In 1823, the keeper, S. L. Rogers, petitioned for a well or cistern at the station. “I suffer great inconvenience,” he wrote, “on account of having no means to obtain fresh water but by transporting it from the mainland.” Stephen Pleasonton, the Treasury official in charge of lighthouses, subsequently directed that a cistern be built.
The station was examined by the civil engineer I. W. P. Lewis for his 1843 report to Congress. Lewis found the buildings in poor condition; the 1835 tower, although only a few years old, was leaky. The tower and dwelling had both been built of slate from the island itself, a material that Lewis believed was unfit for the construction of such buildings.
A ferocious storm that caused widespread damage on September 8, 1869, did not spare Pond Island. The fog bell tower was and the striking mechanism were destroyed, along with the striking mechanism, but the bell was soon re-established. A new, 1,200-pound bell replaced the old one in 1889.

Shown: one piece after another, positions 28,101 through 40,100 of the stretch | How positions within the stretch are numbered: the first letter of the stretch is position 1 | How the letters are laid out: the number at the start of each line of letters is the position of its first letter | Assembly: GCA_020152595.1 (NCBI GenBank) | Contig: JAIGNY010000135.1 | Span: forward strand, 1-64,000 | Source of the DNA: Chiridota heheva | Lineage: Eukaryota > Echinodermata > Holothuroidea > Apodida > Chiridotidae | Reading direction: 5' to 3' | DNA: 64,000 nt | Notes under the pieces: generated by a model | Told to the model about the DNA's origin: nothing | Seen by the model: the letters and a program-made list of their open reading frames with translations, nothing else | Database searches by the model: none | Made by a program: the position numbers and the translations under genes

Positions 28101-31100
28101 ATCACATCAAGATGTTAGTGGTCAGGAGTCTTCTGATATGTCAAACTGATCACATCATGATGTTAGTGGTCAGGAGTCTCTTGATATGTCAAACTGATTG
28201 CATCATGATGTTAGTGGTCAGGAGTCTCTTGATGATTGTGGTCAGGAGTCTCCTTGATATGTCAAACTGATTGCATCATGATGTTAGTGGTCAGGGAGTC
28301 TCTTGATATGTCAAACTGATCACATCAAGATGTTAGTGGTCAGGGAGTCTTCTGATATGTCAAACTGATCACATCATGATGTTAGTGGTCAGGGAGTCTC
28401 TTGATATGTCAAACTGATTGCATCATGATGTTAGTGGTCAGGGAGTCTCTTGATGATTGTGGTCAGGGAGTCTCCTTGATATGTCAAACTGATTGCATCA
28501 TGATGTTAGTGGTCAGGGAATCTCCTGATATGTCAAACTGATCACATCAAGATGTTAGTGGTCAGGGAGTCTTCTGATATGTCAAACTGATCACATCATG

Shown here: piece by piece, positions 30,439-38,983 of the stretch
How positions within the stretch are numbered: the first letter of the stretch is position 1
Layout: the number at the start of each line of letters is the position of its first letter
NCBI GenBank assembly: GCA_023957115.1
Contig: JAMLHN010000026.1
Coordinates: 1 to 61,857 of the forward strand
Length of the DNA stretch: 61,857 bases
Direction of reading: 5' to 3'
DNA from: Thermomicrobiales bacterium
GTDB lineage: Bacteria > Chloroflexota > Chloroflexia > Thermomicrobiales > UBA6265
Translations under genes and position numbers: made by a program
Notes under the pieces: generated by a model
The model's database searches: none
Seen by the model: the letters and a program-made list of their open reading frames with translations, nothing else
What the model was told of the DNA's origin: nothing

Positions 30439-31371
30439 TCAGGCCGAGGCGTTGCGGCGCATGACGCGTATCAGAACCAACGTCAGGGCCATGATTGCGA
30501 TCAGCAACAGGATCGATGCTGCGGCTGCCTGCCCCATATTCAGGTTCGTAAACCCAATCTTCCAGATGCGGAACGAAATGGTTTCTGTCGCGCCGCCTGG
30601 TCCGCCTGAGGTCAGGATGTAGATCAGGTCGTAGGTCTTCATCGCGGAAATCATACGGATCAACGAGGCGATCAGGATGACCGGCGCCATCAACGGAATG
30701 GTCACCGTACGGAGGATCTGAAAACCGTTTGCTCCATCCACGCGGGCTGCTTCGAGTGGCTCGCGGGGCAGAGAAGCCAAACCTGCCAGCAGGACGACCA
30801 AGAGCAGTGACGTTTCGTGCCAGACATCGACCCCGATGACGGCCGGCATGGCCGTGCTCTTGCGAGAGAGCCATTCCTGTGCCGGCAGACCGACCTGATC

|Seguin Island Lighthouse in Background|
Credits: I would like to thank Jeremy D'Entremont, webmaster of, http://www.newenglandlighthouses.net/, for sharing the above history. Jeremy is a speaker, author, historian, and tour guide who is widely recognized as the foremost authority on the lighthouses of New England. To view a story on him, go to, (Jeremy D'Entremont).